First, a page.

Hurricane and Tropical Storm Warnings on Louisiana’s Coast Due to Tropical Storm Barry
Tropical storm Barry, which had reached winds of around 50 mph so far, is still in the Gulf of Mexico but it is expected to travel northward and hit Louisiana early tomorrow.
Although nowadays it is still considered a tropical storm, it is possible for it to strengthen and turn into a hurricane before it makes landfall. However, experts are afraid of the rain, reported CNN.
Louisiana has withstood devastating hurricanes before, but authorities are urging residents not to underestimate the danger and destruction Tropical Storm Barry threatens as it gets closer to the coast Friday. https://t.co/iNdebr6OLA— CNN (@CNN) July 12, 2019
Parts of Mississippi and Louisiana are forecast to get between 10 and 20 inches of rain through July 17, which could cause unprecedented flooding.
While it is less likely, Alabama and the western Florida Panhandle are also at risk for extreme rain. The Mississippi Delta Region might even start getting tornadoes beginning Friday evening.
Authorities are urging people from Louisiana not to underestimate the destruction that Tropical Storm Barry could cause. Governor John Bel Edwards said:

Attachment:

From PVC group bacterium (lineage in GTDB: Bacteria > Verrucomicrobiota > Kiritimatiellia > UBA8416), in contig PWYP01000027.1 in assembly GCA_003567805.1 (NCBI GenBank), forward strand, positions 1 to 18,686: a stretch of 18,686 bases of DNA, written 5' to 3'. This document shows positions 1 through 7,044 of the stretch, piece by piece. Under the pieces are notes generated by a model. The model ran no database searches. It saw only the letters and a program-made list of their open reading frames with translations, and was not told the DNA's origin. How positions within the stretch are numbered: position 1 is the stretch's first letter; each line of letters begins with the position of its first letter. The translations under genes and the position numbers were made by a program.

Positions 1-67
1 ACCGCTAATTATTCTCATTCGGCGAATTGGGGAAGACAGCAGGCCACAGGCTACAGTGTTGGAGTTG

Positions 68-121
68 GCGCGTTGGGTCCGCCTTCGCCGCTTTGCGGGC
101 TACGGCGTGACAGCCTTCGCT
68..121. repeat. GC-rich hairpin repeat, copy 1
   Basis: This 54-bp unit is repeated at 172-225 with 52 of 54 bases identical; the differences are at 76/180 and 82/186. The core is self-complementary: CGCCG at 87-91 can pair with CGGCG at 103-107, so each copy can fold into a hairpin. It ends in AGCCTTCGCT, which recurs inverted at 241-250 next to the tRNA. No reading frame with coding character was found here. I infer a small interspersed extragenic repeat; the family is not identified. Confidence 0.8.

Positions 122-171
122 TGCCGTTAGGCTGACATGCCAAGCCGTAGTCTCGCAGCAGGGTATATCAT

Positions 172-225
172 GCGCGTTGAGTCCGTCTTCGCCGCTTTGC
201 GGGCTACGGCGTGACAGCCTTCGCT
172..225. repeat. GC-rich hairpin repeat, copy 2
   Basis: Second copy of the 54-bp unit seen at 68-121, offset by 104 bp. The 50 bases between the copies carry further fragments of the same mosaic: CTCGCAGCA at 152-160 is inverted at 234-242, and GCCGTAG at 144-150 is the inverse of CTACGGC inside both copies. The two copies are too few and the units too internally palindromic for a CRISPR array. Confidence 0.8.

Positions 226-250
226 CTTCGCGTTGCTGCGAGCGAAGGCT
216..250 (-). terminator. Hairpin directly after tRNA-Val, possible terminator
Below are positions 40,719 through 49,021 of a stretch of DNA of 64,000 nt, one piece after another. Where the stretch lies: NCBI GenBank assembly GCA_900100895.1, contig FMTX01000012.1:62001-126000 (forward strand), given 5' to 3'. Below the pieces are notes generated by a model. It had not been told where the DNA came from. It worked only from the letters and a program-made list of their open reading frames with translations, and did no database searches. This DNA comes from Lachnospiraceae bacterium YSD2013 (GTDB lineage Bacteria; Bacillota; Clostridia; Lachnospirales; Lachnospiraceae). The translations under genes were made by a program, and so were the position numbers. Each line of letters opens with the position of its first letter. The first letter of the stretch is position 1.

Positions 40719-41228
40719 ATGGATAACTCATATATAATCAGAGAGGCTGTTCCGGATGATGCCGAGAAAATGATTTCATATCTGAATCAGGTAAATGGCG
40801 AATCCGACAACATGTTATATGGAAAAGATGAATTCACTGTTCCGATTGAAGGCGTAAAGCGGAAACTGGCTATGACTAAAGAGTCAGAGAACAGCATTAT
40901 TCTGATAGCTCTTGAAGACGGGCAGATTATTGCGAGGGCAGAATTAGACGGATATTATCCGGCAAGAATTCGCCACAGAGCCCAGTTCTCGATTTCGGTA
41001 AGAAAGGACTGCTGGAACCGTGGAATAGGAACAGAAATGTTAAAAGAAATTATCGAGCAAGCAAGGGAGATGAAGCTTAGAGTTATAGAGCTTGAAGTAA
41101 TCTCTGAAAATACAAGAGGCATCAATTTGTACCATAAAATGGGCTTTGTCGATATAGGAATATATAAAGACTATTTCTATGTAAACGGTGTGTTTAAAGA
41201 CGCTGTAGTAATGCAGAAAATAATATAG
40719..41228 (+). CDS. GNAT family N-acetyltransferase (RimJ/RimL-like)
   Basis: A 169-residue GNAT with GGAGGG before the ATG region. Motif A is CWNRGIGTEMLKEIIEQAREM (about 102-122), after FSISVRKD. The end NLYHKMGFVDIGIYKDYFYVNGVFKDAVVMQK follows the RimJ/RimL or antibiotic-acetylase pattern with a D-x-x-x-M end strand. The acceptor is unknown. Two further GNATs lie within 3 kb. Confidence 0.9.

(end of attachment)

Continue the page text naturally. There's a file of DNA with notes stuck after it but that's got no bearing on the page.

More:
"Look, there are three ways that Louisiana floods: storm surge, high rivers, and rain. We're going to have all three."
Although Hurricane Katrina devastated New Orleans in 2005, the Mississippi River's levees held up. The height of the city’s river levees was the U.S. Army Corps of Engineers’ greatest concern as Tropical Storm Barry threatens torrential rains. https://t.co/SurO8mKNld— The Associated Press (@AP) July 12, 2019
Apart from that, The Mississippi River, which is usually at 6 or 8 feet by New Orleans during this time, is at 16 feet due to flooding. If Barry brings all those inches of rain that experts forecast, the water levels might be devastating.
CNN put together a list from the Federal Emergency Management Agency, the American Red Cross, the National Hurricane Center, and the Department of Homeland Security to help people get ready for the storm. It includes:
Stay inside, keep local radio or TV stations on to get information, keep a hurricane lamp, find local emergency shelters, fill the vehicles’ gas tank, get a fire extinguisher, and be aware of the evacuation routes in your area.